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  • Writer's pictureAdam L. Turco

The Rise of the Fractional CFO Firm - III

Updated: Apr 28, 2022

Disruption - not your parents CPA Firm

PART 3 of 6


Disruptions are not just for the legacy taxi businesses with Uber or hotels with Airbnb. The CPA profession is being disrupted as well. As with most disruptions, this one also started on the outside. Legacy CPA firms focus almost exclusively on compliance-related tasks like auditing and tax preparation. Many in doing so have lost sight of their most important responsibility, client success. In this void, a host of professional service companies, mainly staffed by MBAs, entered the Fractional CFO market. They have had success helping clients and providing services that traditionally have been served by bookkeepers and work completed internally by staff just trying to figure things out.

Often disruption is what causes people to be put on notice. In response, a new type of CPA firm is starting to emerge. These new firms are laser-focused on client success; they only provide advisory services, fully embracing a technology-driven future. Instead of being competitive with legacy CPA firms, they are often their best clients. The leader of these firms is the Future Fractional CFO. The days of big offices, up-or-out staff positions, billable hours, and life-stunting busy sessions are gone. In their place are flat organizations that operate like agile technology firms with diverse skill sets and teams that build lifelong relationships with clients. What remains is the commitment to quality, integrity, and legal protections for clients that don’t exist outside the CPA profession.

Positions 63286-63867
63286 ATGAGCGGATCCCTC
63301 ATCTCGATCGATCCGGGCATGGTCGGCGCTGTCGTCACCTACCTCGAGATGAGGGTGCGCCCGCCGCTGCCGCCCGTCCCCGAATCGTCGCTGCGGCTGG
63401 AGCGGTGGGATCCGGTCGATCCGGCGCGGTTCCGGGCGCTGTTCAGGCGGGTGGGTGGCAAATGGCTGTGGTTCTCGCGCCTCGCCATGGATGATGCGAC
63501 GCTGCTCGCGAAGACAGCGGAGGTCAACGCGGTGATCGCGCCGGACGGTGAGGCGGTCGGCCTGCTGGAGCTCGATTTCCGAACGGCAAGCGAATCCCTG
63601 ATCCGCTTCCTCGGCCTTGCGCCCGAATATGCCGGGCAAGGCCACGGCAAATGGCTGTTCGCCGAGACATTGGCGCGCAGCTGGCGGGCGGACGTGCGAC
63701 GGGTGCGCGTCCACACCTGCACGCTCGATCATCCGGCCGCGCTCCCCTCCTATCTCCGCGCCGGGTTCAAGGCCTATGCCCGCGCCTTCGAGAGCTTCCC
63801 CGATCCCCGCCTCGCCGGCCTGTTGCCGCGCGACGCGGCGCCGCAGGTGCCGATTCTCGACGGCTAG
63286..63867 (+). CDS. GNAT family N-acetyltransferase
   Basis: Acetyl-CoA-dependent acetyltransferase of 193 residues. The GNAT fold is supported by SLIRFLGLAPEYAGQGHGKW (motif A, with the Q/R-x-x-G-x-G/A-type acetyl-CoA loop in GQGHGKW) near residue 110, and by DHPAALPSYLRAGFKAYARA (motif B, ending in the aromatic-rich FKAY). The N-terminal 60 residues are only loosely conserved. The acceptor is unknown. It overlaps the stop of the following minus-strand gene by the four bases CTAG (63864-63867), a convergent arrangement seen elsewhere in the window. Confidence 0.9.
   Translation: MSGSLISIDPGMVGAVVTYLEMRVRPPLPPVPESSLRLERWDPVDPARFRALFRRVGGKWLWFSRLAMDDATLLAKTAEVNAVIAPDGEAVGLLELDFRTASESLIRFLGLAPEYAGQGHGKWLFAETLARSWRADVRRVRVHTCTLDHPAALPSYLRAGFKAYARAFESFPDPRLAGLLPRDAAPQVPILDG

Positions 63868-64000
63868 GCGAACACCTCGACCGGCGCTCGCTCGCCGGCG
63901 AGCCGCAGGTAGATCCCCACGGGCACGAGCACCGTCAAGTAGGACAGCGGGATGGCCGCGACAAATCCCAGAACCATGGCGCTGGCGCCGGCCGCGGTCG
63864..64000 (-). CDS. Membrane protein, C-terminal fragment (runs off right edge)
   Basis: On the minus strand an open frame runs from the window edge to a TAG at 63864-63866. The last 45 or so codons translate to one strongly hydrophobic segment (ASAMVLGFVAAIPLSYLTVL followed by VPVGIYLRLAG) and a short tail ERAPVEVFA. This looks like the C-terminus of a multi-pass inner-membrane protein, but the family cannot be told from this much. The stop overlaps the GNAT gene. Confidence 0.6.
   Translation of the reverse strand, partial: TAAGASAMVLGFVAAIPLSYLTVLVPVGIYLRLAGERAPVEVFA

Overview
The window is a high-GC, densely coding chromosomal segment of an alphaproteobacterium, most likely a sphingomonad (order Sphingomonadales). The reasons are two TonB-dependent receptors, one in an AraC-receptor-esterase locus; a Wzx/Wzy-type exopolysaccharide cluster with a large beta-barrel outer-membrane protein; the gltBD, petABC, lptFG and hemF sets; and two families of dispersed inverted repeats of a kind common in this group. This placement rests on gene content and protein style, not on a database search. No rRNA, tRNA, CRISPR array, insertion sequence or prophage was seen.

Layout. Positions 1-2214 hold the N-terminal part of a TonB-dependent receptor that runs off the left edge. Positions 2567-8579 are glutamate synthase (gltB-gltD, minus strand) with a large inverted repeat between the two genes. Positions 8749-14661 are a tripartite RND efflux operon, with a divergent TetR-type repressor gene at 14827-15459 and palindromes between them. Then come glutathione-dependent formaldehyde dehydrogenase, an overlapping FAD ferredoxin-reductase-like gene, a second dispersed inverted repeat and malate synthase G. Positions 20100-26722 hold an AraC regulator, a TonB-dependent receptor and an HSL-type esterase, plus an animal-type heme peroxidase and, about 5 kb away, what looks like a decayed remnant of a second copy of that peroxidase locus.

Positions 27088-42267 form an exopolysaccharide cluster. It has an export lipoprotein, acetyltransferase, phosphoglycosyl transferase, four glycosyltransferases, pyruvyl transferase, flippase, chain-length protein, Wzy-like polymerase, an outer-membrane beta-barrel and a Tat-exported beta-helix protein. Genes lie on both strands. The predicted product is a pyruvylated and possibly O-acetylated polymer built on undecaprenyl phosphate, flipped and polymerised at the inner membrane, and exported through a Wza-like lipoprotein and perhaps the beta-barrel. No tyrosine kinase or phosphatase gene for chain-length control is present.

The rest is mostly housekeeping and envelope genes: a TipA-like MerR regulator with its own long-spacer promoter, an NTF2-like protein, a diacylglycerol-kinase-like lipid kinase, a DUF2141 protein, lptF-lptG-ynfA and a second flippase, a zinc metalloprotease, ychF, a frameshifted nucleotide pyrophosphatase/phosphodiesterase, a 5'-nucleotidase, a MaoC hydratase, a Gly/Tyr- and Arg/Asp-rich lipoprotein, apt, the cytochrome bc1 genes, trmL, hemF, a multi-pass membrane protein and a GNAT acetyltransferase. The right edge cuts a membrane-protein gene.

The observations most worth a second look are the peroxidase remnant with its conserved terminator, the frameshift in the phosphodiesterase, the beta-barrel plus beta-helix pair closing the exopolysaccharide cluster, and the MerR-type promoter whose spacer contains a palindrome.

Does everyone understand the difference between a CFO, CPA, or MBA? CFOs have worked their way up in the accounting and financial operations of companies. They have worked as and managed accountants, treasury professionals, and financial analysts. Many times, they are a CPA or MBA, or both. CPAs have completed an extra 150 hours of college-level education, passed the Uniform Certified Public Accountant Exam and completed two years of related work experience under a licensed CPA. Only half of professional accountants are CPAs. MBAs have completed a wider range of post-graduate education


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